Join us for an engaging session at the Open Data working group meeting where two dynamic speakers will delve into the world of data visualisation and spatial intelligence. This is an excellent opportunity to learn about exciting initiatives and participate in discussions on effective data visualisation.

At the first Follow-the-Money Working Group meeting for 2024, Mark Williams of the Royal United Services Institute (RUSI) will present a new report on the "closed case method" – multi-agency financial investigations of closed illegal wildlife trade cases. 

This method focuses on the unexplored financial elements of historical cases. It involves "following-the-money" to identify typologies and risk indicators of IWT-related financial crime as well as potential new leads. 

At the 8th session of the Conference of the States Parties to the United Nations Convention against Corruption (UNCAC), in December 2019, States parties adopted a resolution recognising the relationship between corruption and environmental crimes. 

Four years ago, States parties to the UN Convention Against Corruption (UNCAC) committed to a landmark resolution on Preventing and combating corruption as it relates to crimes that have an impact on the environment. Adopted at the 8th Conference of the States Parties to the UNCAC (CoSP 8), Resolution 8/12 urges States parties to prevent, investigate and prosecute corruption offences where they may be linked to crimes that have an impact on the environment.

The waste management sector provides a vital service for the good functioning of communities and economies and is essential for the protection of the environment and public health. This sector has been under increased scrutiny in recent years. Waste crime has become a growing concern around the world because of its dire impact on the environment and human health.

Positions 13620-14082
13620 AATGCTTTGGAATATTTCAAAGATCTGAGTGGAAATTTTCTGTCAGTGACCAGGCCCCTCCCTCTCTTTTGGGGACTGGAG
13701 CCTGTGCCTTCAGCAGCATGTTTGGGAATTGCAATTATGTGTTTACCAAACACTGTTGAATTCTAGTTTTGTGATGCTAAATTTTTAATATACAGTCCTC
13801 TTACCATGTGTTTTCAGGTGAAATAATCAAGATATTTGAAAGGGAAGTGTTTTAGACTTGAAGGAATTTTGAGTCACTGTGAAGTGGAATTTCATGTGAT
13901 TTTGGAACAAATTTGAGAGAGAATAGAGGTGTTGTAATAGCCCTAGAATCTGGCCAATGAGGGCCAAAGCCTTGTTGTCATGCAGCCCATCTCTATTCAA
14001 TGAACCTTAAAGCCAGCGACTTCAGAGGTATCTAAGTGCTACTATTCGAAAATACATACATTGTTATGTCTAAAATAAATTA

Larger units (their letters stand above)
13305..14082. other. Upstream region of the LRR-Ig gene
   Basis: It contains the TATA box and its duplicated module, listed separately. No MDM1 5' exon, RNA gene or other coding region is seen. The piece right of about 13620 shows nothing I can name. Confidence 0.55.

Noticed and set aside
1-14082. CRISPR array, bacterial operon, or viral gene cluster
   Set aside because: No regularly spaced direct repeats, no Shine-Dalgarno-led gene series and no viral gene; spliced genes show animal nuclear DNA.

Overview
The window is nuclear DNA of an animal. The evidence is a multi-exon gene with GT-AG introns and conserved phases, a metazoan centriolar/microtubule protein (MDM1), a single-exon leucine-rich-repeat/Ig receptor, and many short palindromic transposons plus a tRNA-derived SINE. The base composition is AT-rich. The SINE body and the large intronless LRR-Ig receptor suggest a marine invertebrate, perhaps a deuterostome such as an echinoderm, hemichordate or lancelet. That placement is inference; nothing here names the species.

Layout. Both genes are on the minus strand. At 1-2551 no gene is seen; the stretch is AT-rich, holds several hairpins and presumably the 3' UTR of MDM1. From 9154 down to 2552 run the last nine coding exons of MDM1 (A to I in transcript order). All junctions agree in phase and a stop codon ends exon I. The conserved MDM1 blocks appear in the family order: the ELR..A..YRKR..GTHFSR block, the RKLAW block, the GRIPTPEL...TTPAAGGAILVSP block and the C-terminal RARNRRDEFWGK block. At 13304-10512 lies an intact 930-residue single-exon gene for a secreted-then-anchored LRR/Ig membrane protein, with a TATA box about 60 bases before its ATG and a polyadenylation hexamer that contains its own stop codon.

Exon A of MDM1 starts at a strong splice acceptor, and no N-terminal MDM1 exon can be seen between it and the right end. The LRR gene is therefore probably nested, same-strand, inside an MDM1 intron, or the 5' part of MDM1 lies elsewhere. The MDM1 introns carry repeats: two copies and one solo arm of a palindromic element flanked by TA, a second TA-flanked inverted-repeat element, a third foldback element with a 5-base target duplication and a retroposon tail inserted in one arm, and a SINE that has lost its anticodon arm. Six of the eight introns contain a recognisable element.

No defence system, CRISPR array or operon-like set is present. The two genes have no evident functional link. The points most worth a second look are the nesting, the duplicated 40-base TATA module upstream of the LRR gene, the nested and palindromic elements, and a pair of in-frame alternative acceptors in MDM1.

At the 4th plenary meeting of the Countering Environmental Corruption Practitioners Forum we will discuss the experiences of practitioners on the frontlines of countering corruption. 

We also want to hear from you about your experiences in countering environmental corruption! Please fill out this short survey.

Waste management is a huge industry at the local, national and international levels. Public services play a key role in dealing especially with waste generated by households. Getting waste management right is essential if we are to achieve a circular economy and the Sustainable Development Goals.

Complex legal frameworks and their weak implementation open up spaces for criminals to profit from illegally managing or trading in waste. The consequences on the environment and human health can be severe. The role of corruption in crimes involving waste is unexplored.

This guide suggests six steps for bringing political economy analysis findings into a theory of change for a project or programme.

It aims to provide a practical means for conservationists to navigate political economy in contexts where they work. While a theory of change explains the logic of a project, a political economy analysis, which looks at the influence of power, helps get to the heart of what needs to change for a project to work. But practitioners often find it challenging to use political economy analysis in practice. 

This year's Conference of the States Parties to the UNCAC (CoSP10) is hosting a series of events on environmental corruption as part of a collaboration between several organisations, including the Basel Institute.

The aim is to explore the role of corruption in crimes that affect the environment and the consequences. 

These events are freely open to virtual participation via Zoom, as well as in-person participation from CoSP delegates.

This event launched the new Environmental Corruption Deep Dive Report: Dirty deals: Case studies on corruption in waste management and trade.

The report is an initial exploration of corruption in crimes involving waste. It looks at corruption risks at different states of domestic/international waste management chains and at external factors that make corruption more likely.